Of course, I could continue with the themes in the other stories that I loved: the theological dissonance in “The Preliminary Report” that you extended in the novel, The Duppy and the longing to return to Jamaica in “The Absentee Ownership of Cows” which you developed in the play, The Burglary. Perhaps, the only difficulty that I had with the collection was that most of the protagonists were elderly, like the couple in “The Trip to Paris,” and seemed to have wasted their lives (although the were much better off materially than if they had stayed on the island) by living abroad and losing their connection with the land. Damned if you do, damned if you don’t.
Even the cover of the book with Fish, his frail hands cupped into an arthritic fist while he sports the uniform of elderly Jamaican men, Banlon shirt and polyester pants, captures the warrior spirit for which we are known. It also depicts the ferocity and the farce of many of our lives. The portrait of this aging, pugilistic Jamaican is apt for this collection, and if I were to rate this collection the way a boxer’s career is judged, then you could retire undefeated, for every story is a knockout.
PS. This letter was first published in The Caribbean Writer. For a review of my favorite Winkler book, The Duppy, follow this link for my review(s) on Amazon: The Duppy
Writing and Poetry
February 24, 2006
7 Things I plan/hope to do/ see before I transition:
- See my family/children centered & happy
- Visit Tibet
- Visit the Grand Canyon
- See Jamaica tranquil enough to be able to retire there
- Visit Japan
- Learn to play the guitar
- See grandchildren
7 Favorite Books
- Another Life by Derek Walcott
- Love in Time of Cholera by Gabriel Garcia Marquez
- Shar by Kamau Brathwaite
- The Human Stain by Phillip Roth
- Reel from the Life Movie by Tony McNeill
- The Duppy by Tony Winkler—See Post on 2/25/06
- Miguel Street by VS Naipaul
7 Favorite movies
- Pulp Fiction
- Fight Club
- Young Frankenstein
- A Christmas Story
- Lion in Winter
7 Favorite CDs
- Natty Dread by Bob Marley
- Rapture by Anita Baker
- Sketches of Spain by Miles Davis
- Blackheart Man by Bunny Wailer
- Best of the Spinners
- Best of Marvin Gaye
- Best of Al Green
7 websites/blogs I visit regularly:
- Mad Bull
- Stephen Bess
- Nicolette Bethel’s Blog
7 Places that I have vacationed and liked:
- Neusa, Colombia
- Negril, Jamaica
- Paris, France
- St. Thomas, Virgin Islands
- New York, New York
- Progreso, Mexico
- London, England
7 People who inspired me:
- Dennis Scott
- Derek Walcott
- Kamau Brathwaite
- Bob Marley
- VS Naipaul (arrrrrgh)
- Mervyn Morris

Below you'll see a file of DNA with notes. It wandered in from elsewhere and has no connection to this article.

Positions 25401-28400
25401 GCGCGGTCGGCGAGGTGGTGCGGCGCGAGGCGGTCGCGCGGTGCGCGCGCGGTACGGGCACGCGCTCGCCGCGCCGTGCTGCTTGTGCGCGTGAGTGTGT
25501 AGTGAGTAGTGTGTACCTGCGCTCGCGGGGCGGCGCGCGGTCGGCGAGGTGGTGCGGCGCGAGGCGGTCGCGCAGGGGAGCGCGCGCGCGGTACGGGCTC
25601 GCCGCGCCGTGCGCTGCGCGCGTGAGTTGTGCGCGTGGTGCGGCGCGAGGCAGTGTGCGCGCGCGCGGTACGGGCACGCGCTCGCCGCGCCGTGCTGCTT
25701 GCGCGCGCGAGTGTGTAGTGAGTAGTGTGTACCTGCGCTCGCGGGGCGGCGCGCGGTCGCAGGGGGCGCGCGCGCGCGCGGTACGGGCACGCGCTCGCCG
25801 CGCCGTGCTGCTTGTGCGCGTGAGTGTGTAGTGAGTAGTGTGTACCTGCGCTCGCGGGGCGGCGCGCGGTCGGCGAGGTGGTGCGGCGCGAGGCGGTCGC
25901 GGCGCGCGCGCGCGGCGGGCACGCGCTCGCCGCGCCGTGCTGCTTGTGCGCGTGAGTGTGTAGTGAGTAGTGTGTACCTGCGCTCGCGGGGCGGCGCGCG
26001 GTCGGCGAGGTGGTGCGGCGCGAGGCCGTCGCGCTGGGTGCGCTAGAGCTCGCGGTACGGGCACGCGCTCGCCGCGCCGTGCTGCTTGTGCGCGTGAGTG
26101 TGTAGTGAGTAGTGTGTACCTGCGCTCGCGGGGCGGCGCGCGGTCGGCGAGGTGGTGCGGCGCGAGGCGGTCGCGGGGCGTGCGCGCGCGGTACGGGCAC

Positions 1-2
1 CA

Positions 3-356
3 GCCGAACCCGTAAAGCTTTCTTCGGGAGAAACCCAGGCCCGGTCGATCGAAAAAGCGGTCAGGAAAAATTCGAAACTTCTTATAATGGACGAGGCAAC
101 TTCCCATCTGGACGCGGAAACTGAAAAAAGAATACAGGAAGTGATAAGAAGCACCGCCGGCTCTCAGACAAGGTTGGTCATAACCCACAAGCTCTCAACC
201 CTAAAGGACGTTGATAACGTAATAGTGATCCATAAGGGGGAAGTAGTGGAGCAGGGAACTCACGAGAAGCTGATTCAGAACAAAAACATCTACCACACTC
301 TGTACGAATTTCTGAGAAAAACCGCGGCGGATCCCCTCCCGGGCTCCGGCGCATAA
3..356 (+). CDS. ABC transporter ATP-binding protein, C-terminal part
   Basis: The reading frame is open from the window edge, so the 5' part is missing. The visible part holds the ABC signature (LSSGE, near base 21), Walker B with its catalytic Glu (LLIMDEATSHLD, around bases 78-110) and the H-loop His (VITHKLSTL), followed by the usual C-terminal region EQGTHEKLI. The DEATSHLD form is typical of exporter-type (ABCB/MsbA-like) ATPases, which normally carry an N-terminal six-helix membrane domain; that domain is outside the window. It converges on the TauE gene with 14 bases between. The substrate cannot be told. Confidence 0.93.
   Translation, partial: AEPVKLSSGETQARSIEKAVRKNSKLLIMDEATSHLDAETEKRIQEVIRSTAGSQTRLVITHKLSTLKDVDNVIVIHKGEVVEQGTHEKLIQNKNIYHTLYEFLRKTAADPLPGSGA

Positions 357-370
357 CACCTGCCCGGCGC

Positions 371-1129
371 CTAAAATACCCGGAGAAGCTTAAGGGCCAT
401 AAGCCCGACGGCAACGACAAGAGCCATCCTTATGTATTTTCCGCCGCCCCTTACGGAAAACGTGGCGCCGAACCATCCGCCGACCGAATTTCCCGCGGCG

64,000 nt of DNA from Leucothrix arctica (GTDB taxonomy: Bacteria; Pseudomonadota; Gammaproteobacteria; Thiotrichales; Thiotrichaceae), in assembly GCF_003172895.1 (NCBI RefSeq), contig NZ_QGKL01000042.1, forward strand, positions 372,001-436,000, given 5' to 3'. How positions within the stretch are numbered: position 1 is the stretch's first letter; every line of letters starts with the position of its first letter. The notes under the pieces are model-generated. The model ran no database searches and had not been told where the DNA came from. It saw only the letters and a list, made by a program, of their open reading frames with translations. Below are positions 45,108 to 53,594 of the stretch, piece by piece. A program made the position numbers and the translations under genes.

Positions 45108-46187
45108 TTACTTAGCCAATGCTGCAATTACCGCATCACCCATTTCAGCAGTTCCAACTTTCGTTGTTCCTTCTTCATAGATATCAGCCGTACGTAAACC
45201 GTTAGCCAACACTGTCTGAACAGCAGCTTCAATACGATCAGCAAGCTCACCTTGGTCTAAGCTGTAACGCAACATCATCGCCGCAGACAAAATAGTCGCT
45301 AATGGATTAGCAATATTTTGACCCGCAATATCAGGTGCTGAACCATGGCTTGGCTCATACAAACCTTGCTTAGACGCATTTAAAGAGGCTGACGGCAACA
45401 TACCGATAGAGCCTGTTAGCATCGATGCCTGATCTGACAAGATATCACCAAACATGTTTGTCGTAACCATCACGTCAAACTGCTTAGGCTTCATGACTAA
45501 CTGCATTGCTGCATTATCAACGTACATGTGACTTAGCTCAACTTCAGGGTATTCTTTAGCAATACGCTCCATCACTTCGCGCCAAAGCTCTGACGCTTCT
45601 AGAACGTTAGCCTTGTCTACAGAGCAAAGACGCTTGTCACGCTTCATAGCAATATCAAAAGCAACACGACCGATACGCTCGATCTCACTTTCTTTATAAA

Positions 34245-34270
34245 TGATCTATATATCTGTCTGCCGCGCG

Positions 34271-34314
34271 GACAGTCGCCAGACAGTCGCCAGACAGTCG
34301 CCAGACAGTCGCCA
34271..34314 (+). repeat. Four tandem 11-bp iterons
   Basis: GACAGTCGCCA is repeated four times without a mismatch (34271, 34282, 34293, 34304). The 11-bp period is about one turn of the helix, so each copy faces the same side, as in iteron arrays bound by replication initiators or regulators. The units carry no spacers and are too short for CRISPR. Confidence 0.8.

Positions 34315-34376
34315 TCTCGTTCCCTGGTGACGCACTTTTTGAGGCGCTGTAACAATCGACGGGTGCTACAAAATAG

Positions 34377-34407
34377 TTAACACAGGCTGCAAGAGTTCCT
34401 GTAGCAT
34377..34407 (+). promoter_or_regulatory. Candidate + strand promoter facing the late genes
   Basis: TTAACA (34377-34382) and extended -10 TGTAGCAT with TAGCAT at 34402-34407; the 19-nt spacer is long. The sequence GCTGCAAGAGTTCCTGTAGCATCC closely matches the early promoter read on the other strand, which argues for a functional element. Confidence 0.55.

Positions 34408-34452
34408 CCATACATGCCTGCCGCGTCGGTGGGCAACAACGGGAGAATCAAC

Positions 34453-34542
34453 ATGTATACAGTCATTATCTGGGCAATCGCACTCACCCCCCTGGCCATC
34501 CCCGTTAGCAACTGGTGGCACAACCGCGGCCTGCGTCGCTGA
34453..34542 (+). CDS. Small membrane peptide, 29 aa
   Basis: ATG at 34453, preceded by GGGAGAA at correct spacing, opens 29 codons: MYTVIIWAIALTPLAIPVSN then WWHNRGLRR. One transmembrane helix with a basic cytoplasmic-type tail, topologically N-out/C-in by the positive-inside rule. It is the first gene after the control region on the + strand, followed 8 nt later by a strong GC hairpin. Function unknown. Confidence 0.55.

- Jimmy Carnegie
Quinn responded to them by saying, “Don’t worry about me. In ten years, I’ll be writing your checks,” and “Your role model is Snoop Dogg. Mine is Barack Obama”
February 22, 2006
“Yes, I,” said known horticulturalist, Ras Simeon Matthews. “I did think it was the government and the CIA who been listening to I and I conversation. But when I and I check it out, I and I realize that it could not have been done by earthly hands. It had to be the work of the Most High!"
“Still, is criminal what them do,” said his queen, M’keda Samuels. “Is criminal! The poor herb never bother them, and whoever them is, them just come and mash it down," she said cradling a wilted sapling between her hands. "Poor little thing."
“Shhhhhhh,’ said Ras Simeon. “ Don’t say that too loud around here, the government might be listening.”
“Make them listen,” said M’keda. “I know them been listening and spying on we like we is terrorist, and I will say it proudly that I am a terrorist. I am a terrorist to Babylon--to all powers and principalities of the heavens and earth! Woe to Babylon! Woe to the Pope of Rome!”
M’keda then broke into a litany of woes that could not be repeated lest the reporters be accused of aiding and abetting the enemy which could hamper their attempts to have their green cards renewed.
On further examination, the field revealed a pattern( shown here using infra-red photography) that ruled out any kind of human involvement and could have only been done by higher powers.
Unfortunately, the head office has been unable to verify the location of Van Screechy and Van Doolu, whose whereabouts, as far as we can tell by contacts in the CIA, NSA, FBI, and the local lockup in Negril, are unknown since their encounter in the fields of Ras Simeon.
Alien abduction? Stay tuned…
February 21, 2006
Mervyn Morris’ poetry is known for its complexity and wit. He is known for his generosity and readiness to champion the work of younger poets and writers. For example, thirty years ago I attended the first reading of Orlando Wong aka Oku Onoura @ the Tom Redcam Library. The reading was facilitated by Mervyn and PEN—which is why I vowed to become a member of that organization and I have.